I think postdocs are assumed to be employees as research staff (not students) of each university , as far as they have contracts with universities and may receive salaries. They do not take courses in the university. They conduct some researches in a research group in collaboration with professor(s) there. Their research topic may be something very close to their PhD project, something near to their PhD research in other concept (such as interdisciplinary projects), or something very different.

PS: Some PhD students also have research contracts with universities and are assumed to be employees of those universities, but I think their difference with a postdoc is that they receive a degree but postdocs are not receiving any degrees.

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    All of the things you say about postdocs could also be true of PhD students in some places/fields. So these things don't serve to distinguish between "student" and "researcher."
    – ff524
    Commented Oct 8, 2014 at 21:40
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    @ff524 Or PhD candidates in those places aren't really “students”…
    – Relaxed
    Commented Oct 9, 2014 at 10:46

It's also relatively common in the USA for post-docs to have non-university appointments. There are many government and private labs that hire post-docs to do research as employees. These positions have various levels within their respective companies/labs.

For instance, I am a postdoc at a USA national laboratory. Here, postdocs are considered long-term temporary employees (with some reduced benefits and a reduced salary compared to a full staff member as you would expect). We aren't considered students or under any particular education program, though there are development programs offered to help in the transition between a full-time student position and a full-time research position.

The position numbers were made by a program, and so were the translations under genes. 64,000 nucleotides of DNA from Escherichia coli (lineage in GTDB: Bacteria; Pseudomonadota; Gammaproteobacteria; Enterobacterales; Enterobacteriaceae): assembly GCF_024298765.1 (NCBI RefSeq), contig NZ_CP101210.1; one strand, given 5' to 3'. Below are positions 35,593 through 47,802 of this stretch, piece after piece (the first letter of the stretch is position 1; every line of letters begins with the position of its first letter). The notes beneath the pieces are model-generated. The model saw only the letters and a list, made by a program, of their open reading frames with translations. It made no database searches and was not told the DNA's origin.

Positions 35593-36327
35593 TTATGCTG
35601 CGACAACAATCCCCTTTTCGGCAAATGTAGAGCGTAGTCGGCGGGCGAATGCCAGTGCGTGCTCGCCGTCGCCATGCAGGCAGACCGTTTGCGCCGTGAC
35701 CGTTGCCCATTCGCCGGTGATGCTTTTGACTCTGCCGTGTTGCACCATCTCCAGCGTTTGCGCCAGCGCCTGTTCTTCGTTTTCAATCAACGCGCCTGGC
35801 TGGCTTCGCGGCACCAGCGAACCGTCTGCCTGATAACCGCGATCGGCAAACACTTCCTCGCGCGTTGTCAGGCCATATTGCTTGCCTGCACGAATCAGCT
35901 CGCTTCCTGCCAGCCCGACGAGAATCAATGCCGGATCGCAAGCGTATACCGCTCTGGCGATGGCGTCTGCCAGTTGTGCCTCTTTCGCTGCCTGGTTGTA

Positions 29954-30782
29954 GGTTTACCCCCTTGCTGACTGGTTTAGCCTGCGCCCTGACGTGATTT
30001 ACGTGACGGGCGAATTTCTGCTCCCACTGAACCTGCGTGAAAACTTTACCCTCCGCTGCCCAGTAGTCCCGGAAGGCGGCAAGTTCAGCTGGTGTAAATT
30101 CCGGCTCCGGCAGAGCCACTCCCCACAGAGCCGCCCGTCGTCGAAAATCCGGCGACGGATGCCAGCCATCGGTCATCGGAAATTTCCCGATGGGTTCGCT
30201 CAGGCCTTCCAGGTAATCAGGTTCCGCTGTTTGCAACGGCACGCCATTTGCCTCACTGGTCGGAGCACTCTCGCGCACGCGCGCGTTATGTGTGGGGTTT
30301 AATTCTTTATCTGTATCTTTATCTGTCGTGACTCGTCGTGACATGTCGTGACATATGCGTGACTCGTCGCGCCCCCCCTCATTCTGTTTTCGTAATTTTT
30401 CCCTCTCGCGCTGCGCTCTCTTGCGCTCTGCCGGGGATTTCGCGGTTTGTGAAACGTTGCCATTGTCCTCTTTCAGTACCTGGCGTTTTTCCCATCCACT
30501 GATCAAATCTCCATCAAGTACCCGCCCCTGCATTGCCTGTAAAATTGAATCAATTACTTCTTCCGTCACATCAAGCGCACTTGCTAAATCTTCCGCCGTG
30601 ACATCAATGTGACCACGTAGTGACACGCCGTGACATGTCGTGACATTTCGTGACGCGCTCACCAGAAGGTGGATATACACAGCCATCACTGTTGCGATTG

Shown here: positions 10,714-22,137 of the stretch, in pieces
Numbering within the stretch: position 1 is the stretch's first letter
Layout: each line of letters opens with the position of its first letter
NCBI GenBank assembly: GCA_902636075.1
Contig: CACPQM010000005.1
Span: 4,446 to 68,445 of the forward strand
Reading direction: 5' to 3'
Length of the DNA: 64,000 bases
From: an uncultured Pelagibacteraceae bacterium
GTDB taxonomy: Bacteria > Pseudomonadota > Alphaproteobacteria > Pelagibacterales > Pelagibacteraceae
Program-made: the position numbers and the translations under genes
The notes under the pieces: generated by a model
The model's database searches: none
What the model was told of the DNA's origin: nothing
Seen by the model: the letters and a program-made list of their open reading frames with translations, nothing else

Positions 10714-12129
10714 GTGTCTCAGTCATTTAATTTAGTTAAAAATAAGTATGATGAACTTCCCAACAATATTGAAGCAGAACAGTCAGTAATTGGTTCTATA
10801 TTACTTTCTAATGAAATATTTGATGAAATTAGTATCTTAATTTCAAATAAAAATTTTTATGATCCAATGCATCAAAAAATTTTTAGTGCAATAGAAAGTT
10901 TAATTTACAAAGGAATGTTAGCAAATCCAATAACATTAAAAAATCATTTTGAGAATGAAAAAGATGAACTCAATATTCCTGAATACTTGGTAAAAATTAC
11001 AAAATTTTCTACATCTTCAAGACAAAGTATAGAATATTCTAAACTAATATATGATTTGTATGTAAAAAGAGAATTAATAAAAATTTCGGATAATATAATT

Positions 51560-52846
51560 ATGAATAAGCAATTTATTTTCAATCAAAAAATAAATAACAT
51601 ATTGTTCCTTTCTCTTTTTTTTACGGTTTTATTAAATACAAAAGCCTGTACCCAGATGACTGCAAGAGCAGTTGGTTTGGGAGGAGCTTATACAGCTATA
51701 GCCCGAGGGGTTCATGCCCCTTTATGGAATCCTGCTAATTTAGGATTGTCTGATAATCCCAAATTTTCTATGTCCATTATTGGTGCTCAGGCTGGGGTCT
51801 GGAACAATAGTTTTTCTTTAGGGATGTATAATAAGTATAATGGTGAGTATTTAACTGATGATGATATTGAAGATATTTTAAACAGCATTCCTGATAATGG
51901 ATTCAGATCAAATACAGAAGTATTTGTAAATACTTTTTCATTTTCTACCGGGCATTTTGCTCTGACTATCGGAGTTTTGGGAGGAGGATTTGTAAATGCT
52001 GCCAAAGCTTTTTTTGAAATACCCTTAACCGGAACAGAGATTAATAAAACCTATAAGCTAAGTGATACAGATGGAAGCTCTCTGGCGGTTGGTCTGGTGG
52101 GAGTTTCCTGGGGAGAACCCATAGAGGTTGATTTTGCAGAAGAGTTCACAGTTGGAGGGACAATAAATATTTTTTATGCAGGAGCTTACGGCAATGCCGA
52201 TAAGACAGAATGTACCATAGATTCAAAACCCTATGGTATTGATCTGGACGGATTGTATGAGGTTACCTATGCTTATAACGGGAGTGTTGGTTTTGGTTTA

Just to further show the range of possibilities, in the US in mathematics, postdocs are usually considered faculty. (In particular, they are university employees, and not students.) They usually have (light to moderate) teaching duties, and often have official titles involving words like "lecturer", "instructor" or "assistant professor". Of course, they are still temporary positions of 1-4 years or so, and are not tenure track.

  • In my Australian university, Postdocs are considered faculty in all fields not just math : ) Commented Feb 22, 2018 at 3:52

In Australia, postdocs at universities are academic research staff with fixed-term contracts. They have the same salary and working conditions as permanent academic research staff at the same level (typically level A or B), though permanent staff would usually be hired at level B or above.

  • By academic staff do you mean faculty? If not this only holds for some universities because postdocs are considered faculty at my Australian University. Commented Feb 22, 2018 at 3:53
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    Yes. "Faculty" is a term less often used in Australia than elsewhere. Most universities have "academic staff" (i.e. faculty) and "general staff" (i.e. everyone else -- admin staff, technicians, IT staff and so on). Postdocs are academic staff. Commented Feb 23, 2018 at 5:52